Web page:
“Writ­ing can give away too much, and I am very con­scious about that,” Sh­weta says. “It would, for ex­am­ple, be ter­ri­ble if I es­pouse an opin­ion and some­one from my fam­ily has to bear the brunt of it. I would not be com­fort­able with that at all. But where un­healthy ap­petites are con­cerned, pretty

“I don’t be­lieve I have the looks, tal­ent or men­tal and emo­tional make up to be an ac­tress”

“When they were lit­tle, my chil­dren came to me with bruised knees. Now they come to me with bruised hearts.”

much ev­ery­one on any kind of so­cial me­dia to­day is laid bare and up for pub­lic con­sump­tion. Pri­vacy is a fad­ing in­sti­tu­tion, and it’s not just some­one who comes from my kind of back­ground who has to han­dle it; ev­ery­one is go­ing to get their 15 min­utes of fame, and – at some point – each of them will have to nav­i­gate this.”

Where, then, does she draw the line? “Well, I am ex­tremely cau­tious by na­ture, but if there is ever a doubt, I usu­ally reach out to my par­ents and ask them what I should do. In fact, my mother is my harsh­est critic, and in my writ­ing, it is of­ten her ap­pre­ci­a­tion that I seek the most. When I man­age to meet her stan­dards, noth­ing feels bet­ter than that!”

Wasn’t there a col­umn a few months ago where Sh­weta ap­pealed to peo­ple to leave her daugh­ter out of their com­ments? ‘I ap­peal to all to let my daugh­ter have her pri­vate life back!’ Sh­weta had writ­ten. We know we’re tread­ing on thin ice, but Sh­weta has an an­swer: “The peo­ple who have given my fa­ther love and re­spect have al­ways been very kind to us. Hav­ing said that, I also feel that chil­dren, till they choose pub­lic life, should get their pri­vacy or be shielded as much as is pos­si­ble or re­al­is­tic…. But then again, that may just be the over­pro­tec­tive mother in me say­ing this!”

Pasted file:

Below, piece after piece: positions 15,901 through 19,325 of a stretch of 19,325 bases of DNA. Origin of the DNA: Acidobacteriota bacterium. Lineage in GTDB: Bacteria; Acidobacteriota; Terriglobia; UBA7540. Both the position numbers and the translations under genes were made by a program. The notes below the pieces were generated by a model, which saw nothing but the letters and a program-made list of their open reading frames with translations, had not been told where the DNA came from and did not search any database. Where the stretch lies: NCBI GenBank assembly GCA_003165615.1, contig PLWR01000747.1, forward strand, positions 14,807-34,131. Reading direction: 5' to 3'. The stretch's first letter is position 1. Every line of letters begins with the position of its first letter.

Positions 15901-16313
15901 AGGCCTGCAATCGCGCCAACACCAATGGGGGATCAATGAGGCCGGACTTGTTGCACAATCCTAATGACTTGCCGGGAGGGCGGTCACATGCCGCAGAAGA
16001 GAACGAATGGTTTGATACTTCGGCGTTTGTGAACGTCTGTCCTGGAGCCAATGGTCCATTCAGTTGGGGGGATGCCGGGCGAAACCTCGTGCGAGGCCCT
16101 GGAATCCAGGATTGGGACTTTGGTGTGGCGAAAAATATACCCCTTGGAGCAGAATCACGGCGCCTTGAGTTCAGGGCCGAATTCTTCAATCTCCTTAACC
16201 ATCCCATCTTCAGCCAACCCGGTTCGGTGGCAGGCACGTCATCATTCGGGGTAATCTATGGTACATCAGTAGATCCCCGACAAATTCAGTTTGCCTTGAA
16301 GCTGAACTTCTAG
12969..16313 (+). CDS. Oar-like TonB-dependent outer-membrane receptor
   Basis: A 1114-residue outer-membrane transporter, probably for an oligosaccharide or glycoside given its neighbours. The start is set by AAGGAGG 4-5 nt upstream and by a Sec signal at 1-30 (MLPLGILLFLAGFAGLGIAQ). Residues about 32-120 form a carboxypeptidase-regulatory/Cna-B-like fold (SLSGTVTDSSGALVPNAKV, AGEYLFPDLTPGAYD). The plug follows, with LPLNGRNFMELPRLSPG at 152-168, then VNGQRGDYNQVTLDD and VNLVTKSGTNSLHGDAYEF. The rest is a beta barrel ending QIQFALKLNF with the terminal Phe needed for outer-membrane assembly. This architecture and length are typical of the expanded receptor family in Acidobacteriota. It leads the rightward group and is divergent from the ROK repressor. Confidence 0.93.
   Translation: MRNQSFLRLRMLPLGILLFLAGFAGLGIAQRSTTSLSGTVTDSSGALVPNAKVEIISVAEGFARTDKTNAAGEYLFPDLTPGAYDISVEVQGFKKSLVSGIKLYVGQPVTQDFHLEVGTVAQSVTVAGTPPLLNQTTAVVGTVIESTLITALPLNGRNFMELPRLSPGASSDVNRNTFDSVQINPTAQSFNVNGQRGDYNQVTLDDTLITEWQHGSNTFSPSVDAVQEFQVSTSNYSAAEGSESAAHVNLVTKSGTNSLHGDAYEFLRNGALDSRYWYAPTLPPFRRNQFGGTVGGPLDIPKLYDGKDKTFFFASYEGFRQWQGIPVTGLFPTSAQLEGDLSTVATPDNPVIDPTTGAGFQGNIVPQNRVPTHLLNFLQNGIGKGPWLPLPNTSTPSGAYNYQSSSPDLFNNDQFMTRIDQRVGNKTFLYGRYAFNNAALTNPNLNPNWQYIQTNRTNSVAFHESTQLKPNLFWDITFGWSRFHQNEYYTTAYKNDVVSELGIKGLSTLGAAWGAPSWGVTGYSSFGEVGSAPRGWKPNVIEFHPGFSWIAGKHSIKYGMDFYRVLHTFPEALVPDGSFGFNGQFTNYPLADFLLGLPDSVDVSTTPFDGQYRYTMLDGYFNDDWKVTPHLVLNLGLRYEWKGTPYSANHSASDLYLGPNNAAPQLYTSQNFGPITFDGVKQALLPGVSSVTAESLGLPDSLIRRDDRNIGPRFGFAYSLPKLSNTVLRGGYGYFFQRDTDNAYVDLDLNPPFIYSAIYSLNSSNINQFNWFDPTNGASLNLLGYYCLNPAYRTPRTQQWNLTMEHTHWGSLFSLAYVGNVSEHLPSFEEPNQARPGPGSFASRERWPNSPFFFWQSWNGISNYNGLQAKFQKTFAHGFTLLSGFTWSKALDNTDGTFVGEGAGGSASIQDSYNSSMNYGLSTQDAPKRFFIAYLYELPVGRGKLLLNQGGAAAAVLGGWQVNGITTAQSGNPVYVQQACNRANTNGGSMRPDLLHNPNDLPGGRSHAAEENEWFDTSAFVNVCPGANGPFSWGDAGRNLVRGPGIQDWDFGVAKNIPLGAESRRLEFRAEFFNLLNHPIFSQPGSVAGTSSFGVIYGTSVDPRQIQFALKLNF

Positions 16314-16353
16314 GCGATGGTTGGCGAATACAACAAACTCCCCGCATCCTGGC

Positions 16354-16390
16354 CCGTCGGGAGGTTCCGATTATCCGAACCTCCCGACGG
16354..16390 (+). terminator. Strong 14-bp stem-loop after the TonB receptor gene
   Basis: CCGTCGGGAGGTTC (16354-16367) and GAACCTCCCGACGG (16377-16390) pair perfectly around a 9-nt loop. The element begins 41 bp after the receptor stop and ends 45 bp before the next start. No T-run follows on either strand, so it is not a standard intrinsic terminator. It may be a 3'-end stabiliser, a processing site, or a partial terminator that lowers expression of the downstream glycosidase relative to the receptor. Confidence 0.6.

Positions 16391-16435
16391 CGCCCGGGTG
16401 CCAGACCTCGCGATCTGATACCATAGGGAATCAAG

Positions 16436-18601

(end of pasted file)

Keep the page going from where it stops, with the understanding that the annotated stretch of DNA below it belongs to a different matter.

This state­ment, fi­nally, brings us to the heart of this story. In ad­di­tion to be­ing the re­spon­si­ble Bachchan-Nanda she is, Sh­weta rep­re­sents the mod­ern In­dian mother: One who may have spent years bring­ing up her chil­dren, but, as they reach their teens and ready them­selves for the world out­side, re­dis­cov­ers a life for her­self.

What is Sh­weta like as a mom? Is she now emo­tion­ally a mother who is turn­ing friend? “No, I am not their friend,” Sh­weta says def­i­nitely. “I am their mother! I have a com­mu­nica­tive and re­al­is­tic equa­tion with my chil­dren. When they were lit­tle, they came to me

“I do not ex­pect to know ev­ery­thing that is go­ing on in my chil­dren’s lives, but I am al­ways in on the im­por­tant stuff. For me, that is enough.”

with bruised knees. To­day, they come to me with bruised hearts. They ask my opin­ion, but they don’t have to obey it. I’m not strict about the teenage rites of pas­sage stuff. I am strict about be­hav­iour, that is very im­por­tant to me.”

And, does a mother find­ing her own in­ter­ests make her a mod­ern mom? “I ac­tu­ally os­cil­late be­tween tra­di­tional and mod­ern. I like some of our In­dian tra­di­tions. I like, for ex­am­ple, the re­spect we give our par­ents and el­ders here. It feels good, so I fol­low these tra­di­tions.”

Fi­nally, does be­ing a mother who has her own life mean dis­tanc­ing your­self from your kids’? “I do not ex­pect that I will know ev­ery­thing that is go­ing on in my chil­dren’s lives, but I am al­ways in on the im­por­tant stuff. For me, that is enough. I do not want to live through them. I do not want them to live the life I plan for them. I want them to chart their own path; if they fail, there is no shame, and I will be there to pick them up.”

#MOMMYBEAUTIFUL Sh­weta with her daugh­ter Navya Naveli Nanda

THE NANDA CLAN Nikhil Nanda (cen­tre) with kids, Navya Naveli (right) and Agstya